Kenya: Dengue Fever Outbreak - Operation Update Report DREF n° MDRKE048


Summary of major revisions made to emergency plan of action:

This Operation Update is published to inform stakeholders of the progress achieved so far in implementing this DREF operation, as well as the amendments made on outputs, indicators and indicator targets, to ensure that there is alignment with the results obtained.
In addition, this operation update also informs of a timeframe extension by one month at no cost (new end date: 30 September 2021) for the following reasons:

  1. IEC materials development and printing have taken considerably longer time due to delay by MoH to provide the messaging, apparently Kenya Government has not approved Dengue IEC materials specific to Kenya, which required KRCS to utilize WHO IEC materials.

  2. Procurement of sprayers and larvicidal chemicals also stalled due to delay by the MoH and Kenya Bureau of Standards (a government agency in charge of standards) in sharing with KRCS the technical specifications of approved sprayers.

  3. The budget line for volunteer allowances related to fumigation and larvicidal activities could not be expended due to absence of the chemicals and sprayers to enable this activity.
    The timeframe extension will allow for completion of the above activities.


Description of the disaster

Dengue symptoms are also like malaria and Chikungunya and therefore diagnosis in most health facilities is a challenge because of lack of Dengue test kits. This has resulted in clinicians misdiagnosing cases especially in the rural and informal settlements where access to medical proper medical services is a challenge. In Lamu County for example, the County disease surveillance team is yet to update its emergency reporting tool to include Dengue Fever. This means that data can only be captured using the monthly reporting tool. According to the County department of health in Mombasa, the first Dengue cases were reported in early March 2021 with 24 cases testing positive out of 47 (51% positivity rate). In April, another 305 cases tested positive out of 315 (97% positivity rate). Lamu County has also reported a total of 224 positive cases from different health facilities where 59 are children under 5 years old. Shella ward has reported highest number of 159 both under 5 and over 5. The first case was reported in January and peak reported in March with more cases being reported to date. The trend is hardly a reflection of the true situation in the County since people who suffer the milder form of the disease do not seek medical attention.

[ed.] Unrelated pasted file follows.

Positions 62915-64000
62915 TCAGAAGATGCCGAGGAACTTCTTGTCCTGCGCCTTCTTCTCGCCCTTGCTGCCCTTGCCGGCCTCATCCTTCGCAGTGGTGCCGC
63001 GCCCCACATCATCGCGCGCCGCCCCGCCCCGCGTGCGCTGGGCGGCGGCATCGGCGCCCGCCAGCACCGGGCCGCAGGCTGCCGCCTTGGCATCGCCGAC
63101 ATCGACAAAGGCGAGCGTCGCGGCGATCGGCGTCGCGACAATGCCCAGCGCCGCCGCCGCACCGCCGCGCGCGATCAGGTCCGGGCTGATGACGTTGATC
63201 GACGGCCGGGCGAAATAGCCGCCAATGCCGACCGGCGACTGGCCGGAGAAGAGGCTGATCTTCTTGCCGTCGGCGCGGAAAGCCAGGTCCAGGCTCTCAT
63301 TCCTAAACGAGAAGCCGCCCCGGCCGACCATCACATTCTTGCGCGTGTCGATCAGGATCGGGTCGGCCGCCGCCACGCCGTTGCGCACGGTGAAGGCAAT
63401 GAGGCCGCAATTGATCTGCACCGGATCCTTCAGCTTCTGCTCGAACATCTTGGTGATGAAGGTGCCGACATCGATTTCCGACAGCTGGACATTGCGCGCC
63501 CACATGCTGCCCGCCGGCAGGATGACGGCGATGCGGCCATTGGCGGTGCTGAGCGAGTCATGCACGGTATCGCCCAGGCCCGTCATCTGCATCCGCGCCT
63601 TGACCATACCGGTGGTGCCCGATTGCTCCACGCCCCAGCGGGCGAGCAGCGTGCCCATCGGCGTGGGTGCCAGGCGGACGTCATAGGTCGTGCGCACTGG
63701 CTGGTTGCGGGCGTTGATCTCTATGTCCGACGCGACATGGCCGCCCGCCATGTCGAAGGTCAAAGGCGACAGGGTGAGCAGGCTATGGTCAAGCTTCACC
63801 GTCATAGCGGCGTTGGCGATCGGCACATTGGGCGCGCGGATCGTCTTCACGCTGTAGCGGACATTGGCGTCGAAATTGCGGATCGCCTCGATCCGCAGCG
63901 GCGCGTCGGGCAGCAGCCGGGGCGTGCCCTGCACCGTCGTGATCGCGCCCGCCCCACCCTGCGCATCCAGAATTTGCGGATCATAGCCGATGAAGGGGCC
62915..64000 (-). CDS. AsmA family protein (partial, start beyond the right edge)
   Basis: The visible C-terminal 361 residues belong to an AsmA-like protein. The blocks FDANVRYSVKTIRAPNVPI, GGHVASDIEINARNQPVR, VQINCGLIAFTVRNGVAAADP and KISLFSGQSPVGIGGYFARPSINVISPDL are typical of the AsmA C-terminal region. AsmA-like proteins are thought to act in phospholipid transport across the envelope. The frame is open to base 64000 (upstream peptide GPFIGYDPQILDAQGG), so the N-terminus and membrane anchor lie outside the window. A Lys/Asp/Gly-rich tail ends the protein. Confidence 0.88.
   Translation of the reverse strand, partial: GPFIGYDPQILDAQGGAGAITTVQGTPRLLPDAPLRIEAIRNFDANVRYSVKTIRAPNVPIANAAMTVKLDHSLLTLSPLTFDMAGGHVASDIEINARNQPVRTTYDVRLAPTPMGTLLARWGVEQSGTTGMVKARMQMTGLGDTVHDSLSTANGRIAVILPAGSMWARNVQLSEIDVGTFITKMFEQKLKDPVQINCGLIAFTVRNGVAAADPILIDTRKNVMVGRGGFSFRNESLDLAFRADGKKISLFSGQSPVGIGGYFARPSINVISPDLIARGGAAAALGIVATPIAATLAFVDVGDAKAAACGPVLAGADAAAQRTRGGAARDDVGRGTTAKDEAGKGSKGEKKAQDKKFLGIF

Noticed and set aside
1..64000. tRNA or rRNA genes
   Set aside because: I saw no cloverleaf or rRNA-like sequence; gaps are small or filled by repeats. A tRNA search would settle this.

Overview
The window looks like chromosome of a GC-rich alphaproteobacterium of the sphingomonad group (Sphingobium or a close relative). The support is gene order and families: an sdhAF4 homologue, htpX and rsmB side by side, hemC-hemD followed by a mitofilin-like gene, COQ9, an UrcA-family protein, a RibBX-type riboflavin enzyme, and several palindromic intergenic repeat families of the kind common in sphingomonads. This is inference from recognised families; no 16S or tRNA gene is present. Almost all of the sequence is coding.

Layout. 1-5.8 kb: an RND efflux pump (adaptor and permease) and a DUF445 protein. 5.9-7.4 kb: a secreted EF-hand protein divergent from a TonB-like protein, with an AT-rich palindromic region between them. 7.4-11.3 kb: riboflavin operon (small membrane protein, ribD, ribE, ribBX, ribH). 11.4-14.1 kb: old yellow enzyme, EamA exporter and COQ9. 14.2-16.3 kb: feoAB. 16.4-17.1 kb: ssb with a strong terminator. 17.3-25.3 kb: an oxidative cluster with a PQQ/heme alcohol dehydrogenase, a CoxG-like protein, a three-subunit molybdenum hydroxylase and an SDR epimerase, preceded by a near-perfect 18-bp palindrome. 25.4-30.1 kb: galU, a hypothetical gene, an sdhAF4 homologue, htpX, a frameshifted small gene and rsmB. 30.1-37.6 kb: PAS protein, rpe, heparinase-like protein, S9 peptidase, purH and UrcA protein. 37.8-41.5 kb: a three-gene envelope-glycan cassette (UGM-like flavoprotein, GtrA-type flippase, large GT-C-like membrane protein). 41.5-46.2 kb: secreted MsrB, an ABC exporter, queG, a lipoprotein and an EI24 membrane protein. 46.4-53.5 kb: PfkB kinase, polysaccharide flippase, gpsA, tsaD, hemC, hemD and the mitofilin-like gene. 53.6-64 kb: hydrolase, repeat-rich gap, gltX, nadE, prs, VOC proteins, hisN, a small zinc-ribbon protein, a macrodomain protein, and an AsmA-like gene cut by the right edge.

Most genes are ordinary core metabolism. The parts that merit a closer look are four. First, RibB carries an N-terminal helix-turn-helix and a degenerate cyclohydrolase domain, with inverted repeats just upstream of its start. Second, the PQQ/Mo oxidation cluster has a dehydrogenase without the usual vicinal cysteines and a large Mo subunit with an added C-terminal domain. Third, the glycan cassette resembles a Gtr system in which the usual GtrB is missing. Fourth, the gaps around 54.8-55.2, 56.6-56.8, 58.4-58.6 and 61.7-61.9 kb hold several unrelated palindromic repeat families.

Cumulatively, 553 cases had been reported in the County within the past 4 months of January, February, March and April, with a peak of cases being reported in April. No deaths have been reported so far within the two counties.
As of 20th August, the updated line list in Mombasa County shows cumulative cases of 1,2101 – Mvita leading with 287 cases, Likoni 221, Jomvu 210, Changamwe 199, Nyali 163, Kisauni 112, and 18 cases from other regional Counties of Kilifi, Lamu, Tana River, and Taita Taveta.
The increased efforts are directly attributable to implementation teams’ efforts in flushing out community members presenting with dengue fever symptoms akin to malaise and joint pains for further attention in level III and IV facilities.
The County Director of Public Health - Mombasa made a request for support to Kenya Red Cross on 26 April 2021 and the Chief Officer, Medical Services & Public Health, County Government of Lamu, on the 28 April 2021. In both counties, the cases were still on the rise and urgent action was required to prevent an all-out outbreak which would endanger the lives of the population causing a health disaster. Further requests have been by the County government of Mombasa for further sensitizations in Mvita Sub County which has the biggest share of the cases as per the updated line list.
The two counties have a huge manpower of over 1,000 volunteers distributed across the counties. The volunteers are in different categories including Red Cross action team (RCAT), youth members, Community Disaster Management Committees (CDMC) and Community Health Volunteers (CHVs). Despite having limited access to protection services (psychosocial support) and response equipment’s, the volunteers have continuously been able to provide early warning, take part in response and recovery whenever